Both the content and functionality should be straightforward to people who are not technologically inclined or have intellectual disabilities.
  • Robust
    Your content needs to work well across different devices, browsers, and assistive tools.

There are 3 WCAG levels to how accessible your content is: A, AA, and AAA. The higher the level, the more demanding the requirements are. For example, WCAG level A requires volume control for audio content. Meanwhile, to get level AA, all audio should also have a transcript.

To sell K-12 content in the U.S., you’ll need WCAG level AA or AAA. It includes 50 success criteria, and I won’t list each. But here are the main ones:

  • Alt-text for images, video, and audio
  • Video captions
  • Keyboard shortcuts
  • Color contrast
  • Screen reader compatibility

Different U.S. Laws And Regulations For Data Protection In K-12

There are over a hundred state laws about data protection in K-12, so I’m just scratching the surface. Still, here are some federal regulations:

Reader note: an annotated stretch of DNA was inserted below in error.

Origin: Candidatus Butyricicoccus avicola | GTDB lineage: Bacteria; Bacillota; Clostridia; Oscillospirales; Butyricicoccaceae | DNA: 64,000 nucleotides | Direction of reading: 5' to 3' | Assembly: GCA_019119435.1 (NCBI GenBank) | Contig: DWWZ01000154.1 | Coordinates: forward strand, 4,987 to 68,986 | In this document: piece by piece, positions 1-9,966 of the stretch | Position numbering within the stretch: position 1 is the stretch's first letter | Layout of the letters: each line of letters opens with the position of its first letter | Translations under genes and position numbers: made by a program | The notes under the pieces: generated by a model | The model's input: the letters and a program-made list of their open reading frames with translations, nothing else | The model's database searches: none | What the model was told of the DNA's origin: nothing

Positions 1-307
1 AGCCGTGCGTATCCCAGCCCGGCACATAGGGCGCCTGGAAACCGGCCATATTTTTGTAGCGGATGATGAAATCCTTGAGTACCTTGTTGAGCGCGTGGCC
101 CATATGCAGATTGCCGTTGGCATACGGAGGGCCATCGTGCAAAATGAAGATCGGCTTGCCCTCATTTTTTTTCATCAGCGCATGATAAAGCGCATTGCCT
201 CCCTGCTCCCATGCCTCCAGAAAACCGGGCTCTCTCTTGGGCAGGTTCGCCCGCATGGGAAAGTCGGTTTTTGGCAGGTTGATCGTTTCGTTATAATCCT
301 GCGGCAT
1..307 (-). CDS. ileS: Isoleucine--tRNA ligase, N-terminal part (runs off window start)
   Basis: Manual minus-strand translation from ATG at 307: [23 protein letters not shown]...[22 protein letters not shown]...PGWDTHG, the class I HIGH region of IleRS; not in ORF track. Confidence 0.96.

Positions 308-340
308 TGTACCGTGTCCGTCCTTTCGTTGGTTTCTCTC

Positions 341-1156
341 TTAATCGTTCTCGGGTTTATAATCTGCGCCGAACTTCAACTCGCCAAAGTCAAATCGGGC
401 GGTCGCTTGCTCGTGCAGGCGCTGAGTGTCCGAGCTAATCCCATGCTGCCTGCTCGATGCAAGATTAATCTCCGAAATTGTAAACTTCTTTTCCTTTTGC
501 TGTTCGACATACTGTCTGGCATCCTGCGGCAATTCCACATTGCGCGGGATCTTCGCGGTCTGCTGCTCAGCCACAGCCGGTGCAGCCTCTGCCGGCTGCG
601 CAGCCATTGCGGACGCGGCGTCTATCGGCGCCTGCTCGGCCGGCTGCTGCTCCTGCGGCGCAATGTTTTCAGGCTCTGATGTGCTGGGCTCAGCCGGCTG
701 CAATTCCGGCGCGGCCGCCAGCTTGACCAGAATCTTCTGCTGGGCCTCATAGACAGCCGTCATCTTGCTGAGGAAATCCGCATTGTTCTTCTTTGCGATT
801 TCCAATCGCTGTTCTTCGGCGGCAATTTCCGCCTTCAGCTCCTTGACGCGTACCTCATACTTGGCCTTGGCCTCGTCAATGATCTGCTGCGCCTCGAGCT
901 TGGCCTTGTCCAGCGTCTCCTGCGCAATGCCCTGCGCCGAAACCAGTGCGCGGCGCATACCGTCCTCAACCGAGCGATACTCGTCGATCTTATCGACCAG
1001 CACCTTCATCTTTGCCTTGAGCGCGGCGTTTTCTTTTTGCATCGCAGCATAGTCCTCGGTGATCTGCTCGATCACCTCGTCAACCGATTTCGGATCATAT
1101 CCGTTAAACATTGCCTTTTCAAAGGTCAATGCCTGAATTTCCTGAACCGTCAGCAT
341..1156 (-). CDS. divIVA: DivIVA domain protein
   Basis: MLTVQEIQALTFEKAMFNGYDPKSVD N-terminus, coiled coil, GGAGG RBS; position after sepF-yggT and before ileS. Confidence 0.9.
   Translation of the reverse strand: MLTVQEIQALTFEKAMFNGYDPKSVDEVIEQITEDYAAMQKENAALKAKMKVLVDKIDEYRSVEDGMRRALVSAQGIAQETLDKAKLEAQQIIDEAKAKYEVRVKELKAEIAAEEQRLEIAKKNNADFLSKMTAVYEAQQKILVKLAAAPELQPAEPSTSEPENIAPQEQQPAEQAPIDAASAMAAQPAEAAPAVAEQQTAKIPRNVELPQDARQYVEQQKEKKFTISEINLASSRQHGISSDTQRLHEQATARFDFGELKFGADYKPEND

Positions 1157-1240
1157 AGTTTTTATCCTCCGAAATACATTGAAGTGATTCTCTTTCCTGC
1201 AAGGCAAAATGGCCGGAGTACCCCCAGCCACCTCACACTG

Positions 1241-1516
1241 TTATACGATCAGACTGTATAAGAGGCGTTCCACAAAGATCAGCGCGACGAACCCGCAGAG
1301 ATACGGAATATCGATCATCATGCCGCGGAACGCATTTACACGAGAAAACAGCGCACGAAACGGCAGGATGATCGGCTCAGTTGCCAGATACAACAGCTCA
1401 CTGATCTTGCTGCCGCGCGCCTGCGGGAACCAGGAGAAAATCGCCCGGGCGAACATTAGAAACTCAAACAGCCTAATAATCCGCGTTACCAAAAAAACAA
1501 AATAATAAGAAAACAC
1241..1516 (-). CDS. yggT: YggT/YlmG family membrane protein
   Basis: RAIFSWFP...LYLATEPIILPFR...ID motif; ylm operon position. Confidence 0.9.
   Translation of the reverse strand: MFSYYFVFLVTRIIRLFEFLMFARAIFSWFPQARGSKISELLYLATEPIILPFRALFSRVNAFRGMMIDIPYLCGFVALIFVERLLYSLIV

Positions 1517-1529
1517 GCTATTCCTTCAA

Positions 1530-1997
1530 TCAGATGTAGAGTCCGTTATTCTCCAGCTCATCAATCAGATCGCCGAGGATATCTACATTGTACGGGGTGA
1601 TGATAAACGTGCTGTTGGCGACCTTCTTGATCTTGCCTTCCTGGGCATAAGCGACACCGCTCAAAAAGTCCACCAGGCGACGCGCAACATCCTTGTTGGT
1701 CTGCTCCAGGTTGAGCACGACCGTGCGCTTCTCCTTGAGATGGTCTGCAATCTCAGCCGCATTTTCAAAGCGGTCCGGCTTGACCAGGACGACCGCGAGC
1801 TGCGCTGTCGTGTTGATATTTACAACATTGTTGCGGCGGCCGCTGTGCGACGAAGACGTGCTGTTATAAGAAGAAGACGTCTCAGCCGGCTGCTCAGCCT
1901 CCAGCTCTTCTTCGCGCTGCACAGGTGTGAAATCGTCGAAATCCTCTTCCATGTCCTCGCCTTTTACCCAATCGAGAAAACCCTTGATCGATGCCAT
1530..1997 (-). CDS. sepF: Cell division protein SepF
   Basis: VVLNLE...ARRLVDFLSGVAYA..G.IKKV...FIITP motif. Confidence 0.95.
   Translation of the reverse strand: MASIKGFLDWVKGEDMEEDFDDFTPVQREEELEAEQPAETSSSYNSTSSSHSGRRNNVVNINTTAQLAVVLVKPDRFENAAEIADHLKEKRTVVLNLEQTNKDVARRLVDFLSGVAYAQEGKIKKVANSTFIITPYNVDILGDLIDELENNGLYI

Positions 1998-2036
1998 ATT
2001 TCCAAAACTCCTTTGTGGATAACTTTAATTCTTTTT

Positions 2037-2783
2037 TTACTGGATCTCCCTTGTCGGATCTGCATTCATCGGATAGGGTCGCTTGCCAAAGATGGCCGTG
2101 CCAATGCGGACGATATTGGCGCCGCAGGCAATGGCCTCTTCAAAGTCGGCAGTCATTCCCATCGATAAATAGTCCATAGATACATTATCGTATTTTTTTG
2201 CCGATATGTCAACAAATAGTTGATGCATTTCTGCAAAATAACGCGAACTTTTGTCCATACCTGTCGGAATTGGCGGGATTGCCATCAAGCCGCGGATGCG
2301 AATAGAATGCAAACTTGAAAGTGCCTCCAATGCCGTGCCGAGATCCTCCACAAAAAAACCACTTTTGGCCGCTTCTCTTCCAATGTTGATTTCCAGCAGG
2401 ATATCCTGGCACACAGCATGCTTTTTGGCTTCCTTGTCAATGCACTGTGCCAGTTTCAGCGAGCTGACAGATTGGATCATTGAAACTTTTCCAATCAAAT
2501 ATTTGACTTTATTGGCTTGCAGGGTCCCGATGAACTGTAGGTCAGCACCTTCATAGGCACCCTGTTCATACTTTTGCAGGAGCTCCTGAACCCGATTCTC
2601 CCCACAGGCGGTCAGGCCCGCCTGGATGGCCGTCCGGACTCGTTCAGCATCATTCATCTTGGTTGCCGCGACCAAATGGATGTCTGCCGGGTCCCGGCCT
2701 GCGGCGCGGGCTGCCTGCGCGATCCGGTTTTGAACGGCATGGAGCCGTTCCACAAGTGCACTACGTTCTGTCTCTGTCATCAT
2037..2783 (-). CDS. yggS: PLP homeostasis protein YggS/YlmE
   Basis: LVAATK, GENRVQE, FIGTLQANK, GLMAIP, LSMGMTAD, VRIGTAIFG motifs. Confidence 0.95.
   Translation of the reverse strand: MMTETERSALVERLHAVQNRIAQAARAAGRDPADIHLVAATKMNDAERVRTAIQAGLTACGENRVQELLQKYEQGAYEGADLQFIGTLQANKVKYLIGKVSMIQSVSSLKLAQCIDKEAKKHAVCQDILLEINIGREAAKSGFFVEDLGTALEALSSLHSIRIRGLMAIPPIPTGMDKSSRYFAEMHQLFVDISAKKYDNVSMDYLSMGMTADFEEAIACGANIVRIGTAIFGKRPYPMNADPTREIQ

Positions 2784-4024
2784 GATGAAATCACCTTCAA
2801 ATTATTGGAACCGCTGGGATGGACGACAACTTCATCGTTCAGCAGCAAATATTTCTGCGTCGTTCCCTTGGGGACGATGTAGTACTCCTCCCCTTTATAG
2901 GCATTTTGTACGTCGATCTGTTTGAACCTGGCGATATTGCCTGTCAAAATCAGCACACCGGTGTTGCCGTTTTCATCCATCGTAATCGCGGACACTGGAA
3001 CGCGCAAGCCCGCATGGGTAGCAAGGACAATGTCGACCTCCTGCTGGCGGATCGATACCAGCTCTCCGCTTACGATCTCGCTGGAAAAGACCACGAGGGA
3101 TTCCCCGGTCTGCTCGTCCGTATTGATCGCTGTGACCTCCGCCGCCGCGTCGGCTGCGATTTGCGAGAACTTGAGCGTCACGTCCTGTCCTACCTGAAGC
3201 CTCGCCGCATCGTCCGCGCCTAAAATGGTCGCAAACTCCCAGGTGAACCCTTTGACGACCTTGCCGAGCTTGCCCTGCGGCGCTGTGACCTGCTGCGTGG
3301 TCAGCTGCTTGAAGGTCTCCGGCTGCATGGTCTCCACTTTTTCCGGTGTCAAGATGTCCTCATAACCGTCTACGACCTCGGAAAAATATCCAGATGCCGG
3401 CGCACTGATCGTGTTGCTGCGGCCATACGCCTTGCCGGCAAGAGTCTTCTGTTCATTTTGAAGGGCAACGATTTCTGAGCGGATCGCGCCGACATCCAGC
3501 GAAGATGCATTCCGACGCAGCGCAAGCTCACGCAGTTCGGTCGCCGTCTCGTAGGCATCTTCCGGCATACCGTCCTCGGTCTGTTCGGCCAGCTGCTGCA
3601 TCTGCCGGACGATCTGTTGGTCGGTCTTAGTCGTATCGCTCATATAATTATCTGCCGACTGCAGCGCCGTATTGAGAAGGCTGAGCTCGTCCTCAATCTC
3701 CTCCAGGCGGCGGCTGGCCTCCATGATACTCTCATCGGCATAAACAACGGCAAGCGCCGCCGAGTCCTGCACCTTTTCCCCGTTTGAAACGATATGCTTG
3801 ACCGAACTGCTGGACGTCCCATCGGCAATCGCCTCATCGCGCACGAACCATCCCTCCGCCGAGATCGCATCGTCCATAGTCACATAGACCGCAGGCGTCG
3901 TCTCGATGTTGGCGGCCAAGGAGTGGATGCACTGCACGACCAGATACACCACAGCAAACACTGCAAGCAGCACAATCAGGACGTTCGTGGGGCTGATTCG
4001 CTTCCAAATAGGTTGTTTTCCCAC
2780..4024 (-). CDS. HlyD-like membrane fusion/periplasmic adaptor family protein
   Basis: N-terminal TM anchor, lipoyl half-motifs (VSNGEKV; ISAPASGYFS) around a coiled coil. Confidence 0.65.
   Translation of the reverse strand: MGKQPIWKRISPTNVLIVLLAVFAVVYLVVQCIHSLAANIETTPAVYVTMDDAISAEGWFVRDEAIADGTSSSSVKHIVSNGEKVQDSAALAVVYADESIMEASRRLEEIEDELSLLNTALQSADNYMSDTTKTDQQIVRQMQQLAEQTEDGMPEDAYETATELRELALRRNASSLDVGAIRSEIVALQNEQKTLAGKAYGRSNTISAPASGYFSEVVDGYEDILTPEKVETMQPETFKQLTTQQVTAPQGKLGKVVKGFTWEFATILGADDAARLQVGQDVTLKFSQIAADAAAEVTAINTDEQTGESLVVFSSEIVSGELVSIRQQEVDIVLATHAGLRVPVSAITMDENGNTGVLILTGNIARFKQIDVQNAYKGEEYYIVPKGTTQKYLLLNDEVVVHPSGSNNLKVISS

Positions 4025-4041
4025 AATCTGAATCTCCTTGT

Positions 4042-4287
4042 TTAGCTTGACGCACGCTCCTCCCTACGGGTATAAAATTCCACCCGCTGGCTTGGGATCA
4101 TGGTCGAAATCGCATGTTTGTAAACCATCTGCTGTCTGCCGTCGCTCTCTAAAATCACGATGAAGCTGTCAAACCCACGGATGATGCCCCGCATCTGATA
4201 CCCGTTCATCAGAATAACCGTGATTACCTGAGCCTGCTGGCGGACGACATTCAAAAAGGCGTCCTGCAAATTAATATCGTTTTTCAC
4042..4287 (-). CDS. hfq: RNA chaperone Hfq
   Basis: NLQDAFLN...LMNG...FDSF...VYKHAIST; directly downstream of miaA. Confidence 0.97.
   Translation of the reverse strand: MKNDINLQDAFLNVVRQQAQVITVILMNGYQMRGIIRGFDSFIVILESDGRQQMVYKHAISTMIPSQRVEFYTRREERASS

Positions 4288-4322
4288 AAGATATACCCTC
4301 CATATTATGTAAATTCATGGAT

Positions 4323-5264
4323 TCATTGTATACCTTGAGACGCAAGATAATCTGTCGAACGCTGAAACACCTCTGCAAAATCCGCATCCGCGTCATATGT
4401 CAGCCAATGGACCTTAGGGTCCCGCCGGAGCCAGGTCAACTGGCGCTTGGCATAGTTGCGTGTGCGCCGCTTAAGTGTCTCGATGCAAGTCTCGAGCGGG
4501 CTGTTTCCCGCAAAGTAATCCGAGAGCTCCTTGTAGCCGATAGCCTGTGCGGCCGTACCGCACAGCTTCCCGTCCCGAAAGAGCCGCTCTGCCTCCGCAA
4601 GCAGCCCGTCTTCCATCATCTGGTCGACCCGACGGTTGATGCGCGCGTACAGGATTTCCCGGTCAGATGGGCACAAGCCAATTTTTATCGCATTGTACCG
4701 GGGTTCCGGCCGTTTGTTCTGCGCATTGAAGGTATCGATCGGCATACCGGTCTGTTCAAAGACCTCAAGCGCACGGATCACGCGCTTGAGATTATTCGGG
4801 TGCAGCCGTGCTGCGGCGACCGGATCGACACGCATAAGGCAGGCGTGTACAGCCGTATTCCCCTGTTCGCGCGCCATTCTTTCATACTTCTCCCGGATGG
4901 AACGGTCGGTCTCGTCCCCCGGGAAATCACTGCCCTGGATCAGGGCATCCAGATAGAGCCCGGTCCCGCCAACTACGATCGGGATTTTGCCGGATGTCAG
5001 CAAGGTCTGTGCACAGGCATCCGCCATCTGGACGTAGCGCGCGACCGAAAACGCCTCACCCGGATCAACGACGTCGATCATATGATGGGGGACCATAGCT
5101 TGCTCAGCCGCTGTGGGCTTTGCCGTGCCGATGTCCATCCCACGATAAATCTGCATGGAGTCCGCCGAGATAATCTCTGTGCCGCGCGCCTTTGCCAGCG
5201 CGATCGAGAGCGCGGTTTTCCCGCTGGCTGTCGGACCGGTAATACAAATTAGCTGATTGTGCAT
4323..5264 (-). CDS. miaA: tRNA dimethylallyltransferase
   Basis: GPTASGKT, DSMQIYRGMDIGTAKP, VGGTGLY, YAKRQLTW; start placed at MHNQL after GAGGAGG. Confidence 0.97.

• FERPA, or Family Educational Rights and Privacy Act
    It safeguards student records from unauthorized access. Basically, it grants parents and eligible students the right to control who accesses student data.
  • CIPA, or Children's Internet Protection Act
    According to CIPA, schools and libraries that receive federal funding must block inappropriate materials. To do that, they implement internet filters.
  • COPPA, or Children's Online Privacy Protection Act
    It safeguards children's personal information online. Before collecting or using private data of children under 13, services must obtain parental consent.
  • PPRA, or Protection of Pupil Rights Amendment
    It concerns assessments funded by the U.S. Department of Education. Schools need parental permission to collect sensitive data like political affiliations, income, etc. Parents should also have a way to inspect the assessment before giving it to children.

How To Account For The Hundreds Of Laws In K-12 Course Content Delivery